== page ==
You are NEVER too old to follow your dream.

xiswtsawluiix Posted 28 Jan 2010 , 8:07pm
post #47 of 53

Great thread. Thanks OP! icon_biggrin.gif

Katiebelle74 Posted 28 Jan 2010 , 9:00pm
post #48 of 53

janessweetcreations,
Don't let people make you feel that way. People become Chefs various ways. Your mom taught you a lot and you have learned more a long the way. My husband grew up working in his family restaurant starting at age 14. It is all he's known his whole life. Worked there 20 years before his father sold it off (after promising my husband the restaurant would be his one day and that he was building his own future and working 100+ hours a week I COUNTED especially as a newly wed I COUNTED!) his father sold it and did not give him a dime. My husband was crushed. He had no idea how to write a resume or go on a job interview, he'd been the manager of his dad's restaurant for years. He never got to go to college, or work anywhere else. I wrote his resume and applied to jobs for him as he was lost and depressed with the whole mess, he ended up with a great job with a corporate restaurant chain. He has 20 years of on the job training and 15+ years of management experience. Just because he did not go to school or study with a stranger does not mean he is not a professional. Don't think that just because your parent taught you their trade that your "not a professional". You can always take continuing ed cake classes. Pastry school really does not focus all that much on cake anyway, it's a drop in the bucket among bread, croissants, plated desserts etc. Don't get me wrong I think it gives me a huge edge as I know a LOT of recipes and techniques I would not otherwise know. But a pastry degree is not required to do cakes. A pastry degree is usually required to be an Executive Pastry Chef - but not a cake decorator.

Katiebelle74 Posted 28 Jan 2010 , 9:04pm
post #49 of 53

p.s. when I say continuing ed. I do not mean those wilton classes either.

I mean Nicholas Lodge, Colette Peters, Things via ICES, continuing ed. cake classes offered by The Culinary Institute of America, professional level continuing ed. you do not have to have a degree to take those classes and YES they are expensive but much less expensive than a culinary college degree and much more relevant to cakes.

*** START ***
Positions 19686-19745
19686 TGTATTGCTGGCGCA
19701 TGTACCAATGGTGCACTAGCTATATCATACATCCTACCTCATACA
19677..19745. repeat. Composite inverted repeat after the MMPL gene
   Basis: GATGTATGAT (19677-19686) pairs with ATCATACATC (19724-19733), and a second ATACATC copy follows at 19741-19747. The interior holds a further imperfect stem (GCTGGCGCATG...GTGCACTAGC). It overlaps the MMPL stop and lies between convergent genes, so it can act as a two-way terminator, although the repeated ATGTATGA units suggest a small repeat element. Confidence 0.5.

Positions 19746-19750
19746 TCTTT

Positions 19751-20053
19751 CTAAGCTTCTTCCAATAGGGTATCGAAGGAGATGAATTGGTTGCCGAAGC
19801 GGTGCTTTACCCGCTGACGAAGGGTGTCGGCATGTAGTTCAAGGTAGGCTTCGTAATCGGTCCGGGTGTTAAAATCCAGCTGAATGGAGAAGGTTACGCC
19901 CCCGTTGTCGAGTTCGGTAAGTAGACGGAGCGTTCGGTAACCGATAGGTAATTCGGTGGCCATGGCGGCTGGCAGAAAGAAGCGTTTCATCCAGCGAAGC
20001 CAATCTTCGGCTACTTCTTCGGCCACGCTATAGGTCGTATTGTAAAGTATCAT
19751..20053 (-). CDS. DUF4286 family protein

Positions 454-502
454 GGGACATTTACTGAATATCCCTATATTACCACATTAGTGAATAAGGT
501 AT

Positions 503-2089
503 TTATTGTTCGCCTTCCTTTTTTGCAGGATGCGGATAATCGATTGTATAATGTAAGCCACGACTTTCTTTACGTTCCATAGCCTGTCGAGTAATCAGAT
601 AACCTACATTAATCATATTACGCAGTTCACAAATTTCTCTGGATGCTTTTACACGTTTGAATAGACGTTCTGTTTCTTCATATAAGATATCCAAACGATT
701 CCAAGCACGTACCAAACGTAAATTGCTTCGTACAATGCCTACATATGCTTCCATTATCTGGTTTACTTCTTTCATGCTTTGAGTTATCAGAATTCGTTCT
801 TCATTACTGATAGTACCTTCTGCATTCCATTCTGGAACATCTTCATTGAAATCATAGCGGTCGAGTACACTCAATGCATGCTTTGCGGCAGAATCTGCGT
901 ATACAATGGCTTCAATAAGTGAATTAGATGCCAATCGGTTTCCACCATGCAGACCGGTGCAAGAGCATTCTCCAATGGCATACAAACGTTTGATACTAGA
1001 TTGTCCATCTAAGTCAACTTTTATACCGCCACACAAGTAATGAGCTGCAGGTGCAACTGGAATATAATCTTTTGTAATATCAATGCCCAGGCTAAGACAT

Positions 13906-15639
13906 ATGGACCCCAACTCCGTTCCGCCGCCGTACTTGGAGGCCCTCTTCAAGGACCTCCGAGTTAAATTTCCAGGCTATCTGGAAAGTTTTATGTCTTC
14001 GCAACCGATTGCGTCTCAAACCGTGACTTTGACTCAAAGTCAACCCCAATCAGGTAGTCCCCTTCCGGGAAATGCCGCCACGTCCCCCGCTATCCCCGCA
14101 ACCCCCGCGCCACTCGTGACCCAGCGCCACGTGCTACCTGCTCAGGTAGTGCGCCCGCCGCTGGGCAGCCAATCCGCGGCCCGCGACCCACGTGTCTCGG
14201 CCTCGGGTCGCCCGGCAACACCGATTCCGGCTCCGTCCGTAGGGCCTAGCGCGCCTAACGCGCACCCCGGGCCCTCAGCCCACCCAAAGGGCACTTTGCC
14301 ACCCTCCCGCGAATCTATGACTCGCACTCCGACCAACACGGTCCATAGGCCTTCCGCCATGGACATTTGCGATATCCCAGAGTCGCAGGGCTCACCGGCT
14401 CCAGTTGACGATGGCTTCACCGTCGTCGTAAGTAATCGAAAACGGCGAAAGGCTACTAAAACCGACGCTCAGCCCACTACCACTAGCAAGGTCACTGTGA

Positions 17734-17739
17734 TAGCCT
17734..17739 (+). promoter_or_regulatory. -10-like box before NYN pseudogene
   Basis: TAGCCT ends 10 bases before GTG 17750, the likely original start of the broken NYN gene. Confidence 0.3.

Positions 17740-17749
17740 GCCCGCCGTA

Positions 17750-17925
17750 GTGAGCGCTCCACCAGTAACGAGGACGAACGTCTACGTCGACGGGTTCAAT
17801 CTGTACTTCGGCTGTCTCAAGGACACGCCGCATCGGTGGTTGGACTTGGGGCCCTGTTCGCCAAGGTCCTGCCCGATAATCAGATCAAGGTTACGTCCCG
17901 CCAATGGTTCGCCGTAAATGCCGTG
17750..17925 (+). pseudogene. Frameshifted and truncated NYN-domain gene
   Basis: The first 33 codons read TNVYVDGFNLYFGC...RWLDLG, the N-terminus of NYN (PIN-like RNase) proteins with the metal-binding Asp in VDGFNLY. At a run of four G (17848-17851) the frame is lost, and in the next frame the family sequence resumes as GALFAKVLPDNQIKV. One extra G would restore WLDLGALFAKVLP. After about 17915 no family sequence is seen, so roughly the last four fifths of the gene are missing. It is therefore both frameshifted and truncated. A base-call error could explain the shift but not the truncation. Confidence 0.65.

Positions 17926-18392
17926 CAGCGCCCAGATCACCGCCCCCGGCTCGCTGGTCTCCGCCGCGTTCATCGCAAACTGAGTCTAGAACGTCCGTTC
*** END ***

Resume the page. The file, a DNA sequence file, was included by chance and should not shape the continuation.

tracycakes Posted 28 Jan 2010 , 9:27pm
post #50 of 53

When we started seriously thinking that we might open a business, we thought it would be good experience to work in some of the local shops, but I didn't think it would be fair to them to go work in them when the thought of becoming their competitor. I just couldn't bring myself to do it.

I've taken several classes with Bronwen and a great one with James Rosselle, Jason Ellis and Joshua Russell, besides seminars and stuff at various cake competitions. I want to take more, time and money is the biggest obstacle right now.

I have not gone to culinary school although I think it would be cool to go. I've been a computer programmer for 20+ years and opening this business is a second career. In the few months we've been open, we've been to a bridal fair and had a booth at a business expo. The biggest surprise to me was the people, at both events, that wanted to come take classes with me! icon_eek.gif I was so surprised. One girl had finished culinary school and was a chef but wanted to come learn from me.

I think teaching would be a lot and it has been something I've thought about. I need to get the business off of the ground first and feel like I have the skills to teach. Regardless of that, I was EXTREMELY honored that they thought enough of my work to even request that. So far, no "let me come watch you and learn everything" though... thankfully....YET. icon_wink.gif

jsc2010 Posted 29 Jan 2010 , 3:01pm
post #51 of 53

Thanks for the encouragement...I did a shower cake yesterday and got an order for a graduation cake and a sweet 16 birthday cake from 2 different guests all because they loved it so much. Big boost to my confidence.

sweetlayers Posted 29 Jan 2010 , 3:29pm
post #52 of 53

I don't know if this has been stated, but I know that some professionals charge a shadow fee. In my town, the sofisticated wedding planners charge anywhere from $500-$1000 per day if you want to see what a day in the life is. I think bakers and decorators should do the same thing.
I mean, honestly, I never shadowed anyone. I learned the skill from my Wilton courses and by becoming a member of CC. But if someone wants to shadow me for a day for a fee like that, I'd put something together to show them in a heartbeat. As a matter of fact, I think I may just do that!

Katiebelle74 Posted 29 Jan 2010 , 4:37pm
post #53 of 53

for a fee like that I suppose I could deal with being "watched" for a day. LOL